The Advisor Confidence Index (ACI), a benchmark of financial advisers’ views on the U.S. economy and the stock market, reversed course and rose 6% during May, to 114.8.
The upward tick in confidence comes a month after the index fell almost 6.8%, to its lowest point since the start of the year. Stock prices were rising too far, too fast, advisers believed, and the underlying economic recovery was still too fragile to support record-high valuations.
This recent uptick in optimism suggests advisers may be capitulating to the bull market and could perceive that the economic foundation of the recovery is getting stronger. Many still suggest that the markets are being supported more by government stimulus than a strong economy.
“For 2013, it has been buy-the-dip as the market has grinded higher,” said Kenny Landgraf of Kenjol Capital Management. “This is probably the most hated bull-market rally. The bears and their cash positions earning zero are getting pulled off the sidelines. Central banks will continue to provide liquidity for the market and prevent companies from running out of cash. Interest rate yields are terrible. As bond investments mature, the bond investors are slowly forced to take more risk to replace the same yield as their maturing debt. We expect a sideways market and then we will hit new highs in the fall again.”
All four indicators that make up the index moved up in May. The component that tracks optimism over the current state of the economy and the markets rose by 7% each. That was tempered a bit by advisers’ outlook for the economy in mid-2014, where optimism grew by only 3%.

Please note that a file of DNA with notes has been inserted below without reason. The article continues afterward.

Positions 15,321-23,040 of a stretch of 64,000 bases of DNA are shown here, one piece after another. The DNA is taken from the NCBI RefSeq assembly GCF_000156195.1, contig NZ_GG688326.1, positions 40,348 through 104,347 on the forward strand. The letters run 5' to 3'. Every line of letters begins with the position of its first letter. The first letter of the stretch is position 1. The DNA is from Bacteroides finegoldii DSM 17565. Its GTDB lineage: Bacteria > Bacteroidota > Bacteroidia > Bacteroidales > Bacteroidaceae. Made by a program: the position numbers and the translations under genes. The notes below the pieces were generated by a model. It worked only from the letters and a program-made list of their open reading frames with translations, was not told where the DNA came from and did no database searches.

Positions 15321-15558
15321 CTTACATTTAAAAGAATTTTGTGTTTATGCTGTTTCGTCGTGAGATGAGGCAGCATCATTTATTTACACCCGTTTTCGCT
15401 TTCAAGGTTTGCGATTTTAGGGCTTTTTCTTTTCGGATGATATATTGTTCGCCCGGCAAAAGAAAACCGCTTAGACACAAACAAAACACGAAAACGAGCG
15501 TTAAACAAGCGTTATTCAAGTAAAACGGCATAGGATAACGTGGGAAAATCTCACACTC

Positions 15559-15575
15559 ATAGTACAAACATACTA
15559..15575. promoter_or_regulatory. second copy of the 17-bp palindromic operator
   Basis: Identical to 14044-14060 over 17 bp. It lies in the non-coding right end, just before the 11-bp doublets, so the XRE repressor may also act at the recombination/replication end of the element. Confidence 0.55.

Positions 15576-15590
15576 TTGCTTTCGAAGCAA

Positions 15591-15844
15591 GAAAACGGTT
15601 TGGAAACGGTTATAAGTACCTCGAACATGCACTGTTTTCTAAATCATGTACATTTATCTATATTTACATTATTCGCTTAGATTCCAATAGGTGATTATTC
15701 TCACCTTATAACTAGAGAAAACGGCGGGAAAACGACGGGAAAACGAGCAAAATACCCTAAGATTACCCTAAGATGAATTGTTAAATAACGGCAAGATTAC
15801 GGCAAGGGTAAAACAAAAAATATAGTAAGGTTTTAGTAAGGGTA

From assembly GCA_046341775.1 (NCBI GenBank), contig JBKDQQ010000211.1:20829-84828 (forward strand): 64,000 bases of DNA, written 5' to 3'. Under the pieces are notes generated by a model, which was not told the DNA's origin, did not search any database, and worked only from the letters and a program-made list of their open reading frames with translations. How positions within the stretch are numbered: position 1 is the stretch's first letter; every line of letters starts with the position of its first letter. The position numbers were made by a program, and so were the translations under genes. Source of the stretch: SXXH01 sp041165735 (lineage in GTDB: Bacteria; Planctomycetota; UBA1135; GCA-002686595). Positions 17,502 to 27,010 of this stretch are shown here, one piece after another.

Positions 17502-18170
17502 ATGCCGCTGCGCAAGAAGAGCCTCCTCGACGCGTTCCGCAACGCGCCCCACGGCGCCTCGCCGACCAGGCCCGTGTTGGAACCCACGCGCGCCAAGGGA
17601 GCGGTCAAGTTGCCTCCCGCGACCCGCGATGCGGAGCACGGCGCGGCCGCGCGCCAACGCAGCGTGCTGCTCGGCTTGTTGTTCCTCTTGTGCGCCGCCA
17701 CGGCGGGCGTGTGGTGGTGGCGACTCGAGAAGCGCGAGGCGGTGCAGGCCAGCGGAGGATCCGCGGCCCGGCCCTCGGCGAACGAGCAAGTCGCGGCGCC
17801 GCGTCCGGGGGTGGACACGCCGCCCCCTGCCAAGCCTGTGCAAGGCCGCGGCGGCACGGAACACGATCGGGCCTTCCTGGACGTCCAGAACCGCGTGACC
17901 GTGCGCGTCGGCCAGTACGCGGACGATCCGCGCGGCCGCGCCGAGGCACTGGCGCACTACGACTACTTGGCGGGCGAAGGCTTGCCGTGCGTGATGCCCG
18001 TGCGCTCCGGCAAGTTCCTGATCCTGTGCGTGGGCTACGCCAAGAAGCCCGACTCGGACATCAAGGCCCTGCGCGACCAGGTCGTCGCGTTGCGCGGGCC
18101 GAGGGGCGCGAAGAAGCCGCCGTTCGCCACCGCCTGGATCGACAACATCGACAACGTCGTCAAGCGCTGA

Several advisers suggested the improved picture was in fact due to the underlying economy getting stronger. Housing and unemployment numbers seem to be getting better and that is fueling more aggressive market positions.
“This head-scratching rally is no longer a mystery,” said Jonathan Foster of Angeles Wealth Management. “The Federal deficit is vaporizing, and even California is now projecting a 2014 surplus. This is still the rally everyone loves to hate, but soon, even ‘recalcitrant retail’ may be rushing in to catch up.”
The Advisor Confidence Index is a benchmark that gauges advisers’ views on the economy and the stock market. The index captures the views of a panel of some 130 financial advisers who agreed to participate on a monthly basis. The survey asks four questions: an adviser’s views on the economy and on the stock market in six months and in 12 months, on a scale from most pessimistic to most optimistic. The cumulative average is used to determine the index.